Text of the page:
Nonbelief Relief aids imperiled activists

Nonbelief Relief has recently aided seven nonbelievers whose lives have been threatened in Bangladesh.

Nonbelief Relief, a charity founded by FFRF last year, wired stipends of $5,000 each to each of the seven activists, who have been typically described as “Bangladeshi bloggers.” They include three students, an employee in a local business, and professionals with diverse backgrounds. They range in age from teens to mid-30s. As of this writing, none is yet safely out of the country, so identities cannot be divulged.

All seven are on a “hit list” believed to be produced by Muslim extremist groups. All have publicly stated their nonbelief, whether on Facebook, blogs or other social media. All have been tailed or followed by as many as three men at a time with “radical” appearance and received online threats. The stalking of one blogger in the past few weeks has escalated to the point where he’s gone into hiding until he can emigrate.

“Dhaka now feels more dangerous than a war zone to me, after a spate of machete attacks by Islamist groups,” one of the Bangladesh nonbelievers wrote recently to Annie Laurie Gaylor, administrator of Nonbelief Relief and co-president of FFRF.

Another told Gaylor she is stalked from time to time as “an open atheist feminist writer,” who calls herself an “online activist” and who uses Facebook as “my medium of choice to express my opinions and perspectives online with the world.”

Another writes that since 2010, he has openly opposed “ongoing social problems like the killing of innocent people, rape and other evils,” including blogging on women’s rights and atheism. “I realized after the brutal murder of blogger and freethinker Avijit Roy that none of us is safe. The Islamic extremists are ready to kill us all.”

Some of them have transferred offices, or moved around from relative to relative to evade stalkers. All were vetted and referred for help for Nonbelief Relief by Taslima Nasrin, the noted author forced to seek asylum in the early 1990s, following death fatwas pronounced by Bangladeshi imams. Nasrin is near the top of the hit list and was helped last year by FFRF’s early Nonbelief Relief project to leave India, when death threats there escalated.

Since 2013, more than 13 nonbelievers have been slaughtered by Muslim terrorists in Bangladesh. The machete attack of U.S. citizen Avijit Roy in February 2015 — and attempted murder of his widow Rafida Bonya Ahmed, who was grievously injured — was the beginning of a series of six cold-blooded daytime murders of freethinkers, most on the streets of Dhaka, through this April. Also hacked to death in April was Xulhaz Mannan, the first editor of an LGBT publication in Bangladesh, along with his friend. A third man was injured. Mannan worked at the U.S. embassy. A Bangladesh professor, Rezaul Karim Siddique, was hacked to death in late April by suspected Islamic extremists, who issued a statement accusing him of “calling to atheism,” although his daughter told the BBC her father believed in God.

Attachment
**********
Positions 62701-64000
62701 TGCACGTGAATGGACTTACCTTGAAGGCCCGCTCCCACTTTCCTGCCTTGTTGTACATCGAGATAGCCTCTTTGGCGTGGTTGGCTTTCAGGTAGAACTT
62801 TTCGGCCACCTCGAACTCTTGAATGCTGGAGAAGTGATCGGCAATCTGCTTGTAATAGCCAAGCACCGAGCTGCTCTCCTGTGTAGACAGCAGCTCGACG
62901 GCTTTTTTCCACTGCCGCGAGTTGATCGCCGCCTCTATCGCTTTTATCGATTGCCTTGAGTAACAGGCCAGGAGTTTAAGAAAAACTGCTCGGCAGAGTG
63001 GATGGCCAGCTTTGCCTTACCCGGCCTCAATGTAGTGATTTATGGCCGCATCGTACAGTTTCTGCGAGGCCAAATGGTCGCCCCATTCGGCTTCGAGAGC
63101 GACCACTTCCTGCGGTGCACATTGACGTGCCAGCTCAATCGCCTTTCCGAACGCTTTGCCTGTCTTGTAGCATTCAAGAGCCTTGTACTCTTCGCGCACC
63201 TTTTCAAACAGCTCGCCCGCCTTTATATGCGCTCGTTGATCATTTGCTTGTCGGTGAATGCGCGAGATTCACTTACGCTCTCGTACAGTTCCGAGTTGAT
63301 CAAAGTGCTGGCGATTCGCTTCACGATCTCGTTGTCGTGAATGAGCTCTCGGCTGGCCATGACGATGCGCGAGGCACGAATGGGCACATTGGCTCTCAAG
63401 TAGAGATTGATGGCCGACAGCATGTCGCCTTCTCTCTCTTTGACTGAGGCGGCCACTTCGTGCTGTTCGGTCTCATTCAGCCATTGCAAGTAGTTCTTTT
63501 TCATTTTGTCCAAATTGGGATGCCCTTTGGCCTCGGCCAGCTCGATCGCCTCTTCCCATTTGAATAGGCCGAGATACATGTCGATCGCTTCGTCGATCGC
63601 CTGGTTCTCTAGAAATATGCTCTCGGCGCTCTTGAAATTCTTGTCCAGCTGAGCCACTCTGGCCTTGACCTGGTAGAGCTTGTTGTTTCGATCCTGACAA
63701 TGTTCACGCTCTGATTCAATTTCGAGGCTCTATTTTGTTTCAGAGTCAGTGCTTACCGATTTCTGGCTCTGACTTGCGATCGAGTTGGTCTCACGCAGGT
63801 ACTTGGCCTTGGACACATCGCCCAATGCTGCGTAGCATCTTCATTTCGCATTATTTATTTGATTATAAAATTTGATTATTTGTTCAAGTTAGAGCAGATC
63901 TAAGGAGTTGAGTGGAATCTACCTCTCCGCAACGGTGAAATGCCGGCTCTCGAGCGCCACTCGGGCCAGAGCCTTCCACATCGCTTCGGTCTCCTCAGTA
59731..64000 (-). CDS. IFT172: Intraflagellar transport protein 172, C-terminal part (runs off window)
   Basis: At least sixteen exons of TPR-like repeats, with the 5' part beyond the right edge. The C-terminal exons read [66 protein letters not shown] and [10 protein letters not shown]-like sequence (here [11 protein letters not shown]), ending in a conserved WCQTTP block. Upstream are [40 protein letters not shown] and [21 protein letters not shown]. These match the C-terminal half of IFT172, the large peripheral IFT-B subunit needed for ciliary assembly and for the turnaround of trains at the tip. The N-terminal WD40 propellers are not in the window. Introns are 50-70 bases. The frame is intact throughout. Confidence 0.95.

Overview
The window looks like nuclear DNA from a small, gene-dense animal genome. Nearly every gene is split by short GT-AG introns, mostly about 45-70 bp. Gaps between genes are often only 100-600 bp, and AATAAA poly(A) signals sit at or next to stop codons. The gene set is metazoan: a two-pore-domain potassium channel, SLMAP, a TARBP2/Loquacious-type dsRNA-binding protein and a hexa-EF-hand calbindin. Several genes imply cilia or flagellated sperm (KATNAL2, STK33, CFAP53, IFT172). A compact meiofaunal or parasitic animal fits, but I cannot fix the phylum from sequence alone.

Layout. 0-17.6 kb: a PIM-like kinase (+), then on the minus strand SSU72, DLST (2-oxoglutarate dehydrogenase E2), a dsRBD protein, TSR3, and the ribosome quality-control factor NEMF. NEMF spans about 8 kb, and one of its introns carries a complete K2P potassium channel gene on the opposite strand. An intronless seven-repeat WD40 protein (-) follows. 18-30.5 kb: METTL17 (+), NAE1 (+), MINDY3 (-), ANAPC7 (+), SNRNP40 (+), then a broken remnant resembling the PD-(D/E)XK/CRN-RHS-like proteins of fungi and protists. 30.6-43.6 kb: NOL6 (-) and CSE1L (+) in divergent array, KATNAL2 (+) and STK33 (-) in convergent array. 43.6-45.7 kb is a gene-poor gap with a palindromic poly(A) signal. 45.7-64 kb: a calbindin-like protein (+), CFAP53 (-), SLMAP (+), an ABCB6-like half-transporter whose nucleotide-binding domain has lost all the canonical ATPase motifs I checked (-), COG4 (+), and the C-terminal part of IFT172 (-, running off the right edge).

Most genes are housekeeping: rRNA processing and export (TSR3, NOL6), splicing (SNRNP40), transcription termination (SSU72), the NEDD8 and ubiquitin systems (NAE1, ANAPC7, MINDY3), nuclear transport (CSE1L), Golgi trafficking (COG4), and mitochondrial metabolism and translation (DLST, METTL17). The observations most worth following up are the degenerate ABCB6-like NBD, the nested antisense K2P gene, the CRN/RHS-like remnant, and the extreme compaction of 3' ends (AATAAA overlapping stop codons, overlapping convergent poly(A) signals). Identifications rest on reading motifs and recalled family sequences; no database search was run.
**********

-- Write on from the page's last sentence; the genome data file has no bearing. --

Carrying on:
“Freethinkers around the world cannot sit on our hands while those carrying the torch of the enlightenment are viciously picked off on the streets of Bangladesh,” says Gaylor.
“It’s imperative we offer what assistance we can to save lives.”

Unfortunately the travel/relocation stipends are just the beginning of many hurdles facing these seven bloggers. They must obtain visas and either enroll in foreign schools or find employment. It’s difficult to get permanent visas in India for Bengalis, so professionals in particular face so many challenges. Nonbelief Relief is making overtures to the State Department, which at this time has no policy to aid those on the hit list (numbering about 300).

Nonbelief Relief was organized to “remediate conditions of human suffering and injustice on a global scale, whether the result of natural disasters, human actions or adherence to religious dogma. Such relief is not limited to, but includes assistance for, individuals targeted for nonbelief, secular activism or blasphemy,” reads Nonbelief Relief’s statement of purpose.

You may donate to campaigns like this by earmarking “Nonbelief Relief” in your FFRF donation. FFRF’s online donation form also has a designation for Nonbelief Relief, making your donation deductible for income-tax purposes.

Freedom From Religion Foundation